Victorian London - Childhood - Toys - Toy Shops

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Punch, December 7, 1878

    TOYLAND.—As sure as ever Christmas draws near, the bazaars and shops of London put on a festive appearance. Toys innumerable, and various in shapes, sizes, and patterns, are thrust forward, so that kind-hearted uncles and aunts and indulgent grannies, as well as thoughtful fathers and loving mothers, may see what can be done to give pleasure to the little ones.
    What a bewilderment of pretty things, to be sure! Here are cups and saucers and tea-pots, that little girls may serve out tiny cups of tea to thirsty companions, or to the family of dolls in the nursery. And what a lot of dolls!
    Shelves are piled up with boxes, and in all of them, wrapped up in tissue-paper, are dolls. Baby dolls, and dolls dressed as brides; some of wax, china, or rag. Here are cradles in which dolly may sleep, or in which she shall be put when she is sent to bed without her supper when she has been naughty; and peram­bulators, that her little mistress may give her a ride in the park when she has been good. Skipping-ropes, battledores, tennis rackets, and hoops by the dozen, for the girls. And what for the boys ? Lanterns with green and red lights for boys who go stamping and puffing about the house, to be used as signal lights; and engines, that they may shut off steam and put the break on as they play at trains. Rocking-horses, that they may go riding as gentlemen, with a gallop, gallop, gallop; or, as farmers, go to market with a trot, trot, trot; or, as huntsmen, over imaginary fields and hedges after invisible foxes, they may go a-hunting and a-hohoaing, ‘Tally Ho!’ Trumpets and drums, that they may play soldiers; puzzles, to keep them quiet when mother’s head aches; and bats and balls, bows and arrows, for outdoor play. Also, elephants, Noah’s arks, Punch and Judy, and windmills, for the amusement of the very little ones.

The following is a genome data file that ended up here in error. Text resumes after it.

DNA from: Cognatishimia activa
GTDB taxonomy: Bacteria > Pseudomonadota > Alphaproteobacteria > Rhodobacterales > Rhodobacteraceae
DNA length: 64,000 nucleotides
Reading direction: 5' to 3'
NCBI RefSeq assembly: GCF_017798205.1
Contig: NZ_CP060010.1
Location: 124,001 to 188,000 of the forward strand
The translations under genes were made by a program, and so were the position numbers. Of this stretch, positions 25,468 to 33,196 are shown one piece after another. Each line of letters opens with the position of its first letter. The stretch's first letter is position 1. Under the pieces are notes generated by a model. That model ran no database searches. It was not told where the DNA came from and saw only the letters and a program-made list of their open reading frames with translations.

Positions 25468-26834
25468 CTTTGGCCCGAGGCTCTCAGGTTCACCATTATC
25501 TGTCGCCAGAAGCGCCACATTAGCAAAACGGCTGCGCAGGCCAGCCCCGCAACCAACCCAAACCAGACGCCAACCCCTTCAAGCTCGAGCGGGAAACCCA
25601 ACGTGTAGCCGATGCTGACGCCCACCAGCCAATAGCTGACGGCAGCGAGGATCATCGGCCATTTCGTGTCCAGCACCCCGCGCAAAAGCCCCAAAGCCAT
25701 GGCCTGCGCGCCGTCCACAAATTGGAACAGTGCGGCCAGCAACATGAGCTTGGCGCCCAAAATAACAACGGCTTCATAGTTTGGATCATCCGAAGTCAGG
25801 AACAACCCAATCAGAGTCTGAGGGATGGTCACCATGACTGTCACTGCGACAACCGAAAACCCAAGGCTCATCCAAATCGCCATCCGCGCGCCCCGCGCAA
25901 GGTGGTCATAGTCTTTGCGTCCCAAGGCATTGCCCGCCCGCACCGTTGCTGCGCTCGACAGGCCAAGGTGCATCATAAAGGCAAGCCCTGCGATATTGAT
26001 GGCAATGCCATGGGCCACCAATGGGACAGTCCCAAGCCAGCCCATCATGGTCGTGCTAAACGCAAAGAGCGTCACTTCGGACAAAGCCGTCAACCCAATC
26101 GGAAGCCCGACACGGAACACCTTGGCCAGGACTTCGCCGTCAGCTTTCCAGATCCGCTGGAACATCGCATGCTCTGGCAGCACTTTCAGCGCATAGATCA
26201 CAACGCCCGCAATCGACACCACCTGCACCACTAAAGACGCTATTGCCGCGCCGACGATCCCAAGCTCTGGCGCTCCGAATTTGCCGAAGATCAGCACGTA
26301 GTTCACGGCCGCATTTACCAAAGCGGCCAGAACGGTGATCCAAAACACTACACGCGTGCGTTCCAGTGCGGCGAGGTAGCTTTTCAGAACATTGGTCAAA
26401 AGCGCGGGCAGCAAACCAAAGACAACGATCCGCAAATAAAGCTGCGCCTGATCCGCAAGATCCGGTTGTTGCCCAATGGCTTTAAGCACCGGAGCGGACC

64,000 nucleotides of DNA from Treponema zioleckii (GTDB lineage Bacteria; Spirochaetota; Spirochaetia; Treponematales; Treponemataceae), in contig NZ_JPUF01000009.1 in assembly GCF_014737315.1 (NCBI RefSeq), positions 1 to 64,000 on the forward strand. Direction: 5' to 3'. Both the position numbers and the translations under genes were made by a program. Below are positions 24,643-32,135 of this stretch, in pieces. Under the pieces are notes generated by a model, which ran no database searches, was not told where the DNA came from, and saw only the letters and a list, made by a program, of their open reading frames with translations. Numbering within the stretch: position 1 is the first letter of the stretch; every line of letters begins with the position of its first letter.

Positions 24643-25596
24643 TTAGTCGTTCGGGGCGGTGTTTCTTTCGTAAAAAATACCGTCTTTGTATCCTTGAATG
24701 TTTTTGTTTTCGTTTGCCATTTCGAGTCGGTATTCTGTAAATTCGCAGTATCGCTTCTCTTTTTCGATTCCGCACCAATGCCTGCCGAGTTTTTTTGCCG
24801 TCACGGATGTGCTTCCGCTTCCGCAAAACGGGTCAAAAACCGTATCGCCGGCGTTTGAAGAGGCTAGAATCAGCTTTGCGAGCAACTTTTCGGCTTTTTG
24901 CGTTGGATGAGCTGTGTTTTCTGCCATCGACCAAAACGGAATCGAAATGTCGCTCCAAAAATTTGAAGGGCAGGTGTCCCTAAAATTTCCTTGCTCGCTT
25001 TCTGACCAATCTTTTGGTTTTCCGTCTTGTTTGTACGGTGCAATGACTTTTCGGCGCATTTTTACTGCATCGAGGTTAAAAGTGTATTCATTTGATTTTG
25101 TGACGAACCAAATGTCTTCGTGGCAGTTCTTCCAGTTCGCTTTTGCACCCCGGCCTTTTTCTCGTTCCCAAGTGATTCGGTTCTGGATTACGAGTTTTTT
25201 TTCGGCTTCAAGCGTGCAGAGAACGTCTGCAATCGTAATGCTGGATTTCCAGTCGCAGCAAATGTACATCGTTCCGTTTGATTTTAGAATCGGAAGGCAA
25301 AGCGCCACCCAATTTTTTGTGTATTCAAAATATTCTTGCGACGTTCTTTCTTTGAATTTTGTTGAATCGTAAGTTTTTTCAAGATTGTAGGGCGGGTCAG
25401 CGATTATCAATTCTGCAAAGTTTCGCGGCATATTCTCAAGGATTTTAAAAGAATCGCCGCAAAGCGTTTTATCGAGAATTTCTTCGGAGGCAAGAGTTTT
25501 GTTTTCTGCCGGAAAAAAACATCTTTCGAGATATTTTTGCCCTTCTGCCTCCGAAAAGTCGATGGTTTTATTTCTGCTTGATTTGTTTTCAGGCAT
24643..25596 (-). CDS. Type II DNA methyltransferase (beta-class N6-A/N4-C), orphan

Such a host of toys are crowded into these shops, that I expect those who come to buy are as puzzled as can be to know what to take home for the child­ren. Now, if you had been a little bird, able to see and know all about uncle, you might have watched him at odd moments for some days past, conning over a list of his nephews and nieces, and the toys which he thinks will give them greatest pleasure, and perhaps wondering if he has got all their names down. But now, when he comes to buy, he is face to face with such a fine display of toys that lie is fairly at his wit’s end to know what really to buy. Toys have improved so much since he was a boy; and he finds so many that he did not expect to see, that his carefully prepared list becomes of no use, and he goes diving here, there, and everywhere amongst the toys for what he can find. His face is a very picture of pleasure as he picks a doll here, some Chinese lanterns there; a bicycle-horse here, a drum there; a fully rigged ship for one of his nephews, who, may be, wants to go off to sea one of these days; and a box containing a regiment of bright-coated soldiers; and so on, until at last he goes away with pockets and arms full, leaving the shopkeeper to send on what he can’t carry. Well, uncle can manage very well for the boys, but what can he know about presents for the girls? Dolls are not in his line; but wait till aunt goes, and then we may expect just the doll. It shall have flaxen hair, sparkling blue eyes which shall open or shut just as you please, a charming face, and the very pinkest of pink toes. And then the dress. Of course aunt knows it must be nicely dressed, and I expect she will make it the daintiest of bride’s dresses, with tucks and flounces, lace and ribbons, and a veil that shall reach to her feet, just showing the prettiest of satin shoes. Then I suppose it must have a cream dress for lawn tennis, another dress to receive visitors, and another when its little mistress takes it out walking.

Well, I hope you wi1l each have some good uncle or aunt, as well as father and mother, who will visit Toyland for you, and bring you some toy that will give you pleasure. But as the best way to enjoy a pleasure is to let others share it, so I would like you to remember those who have no kind parents or uncles or aunts. Dr. Stephenson, in his Children’s Home, has many such. Will you try to be the kind uncle or aunt to those children, or to the little ones lying in pain in our hospitals? Yes, did you say? Well, send in your toys. Dr. Stephenson and the nurses at the hospitals can always find children to play with them.

Uncle Jonathan, Walks in and Around London, 1895 (3 ed.)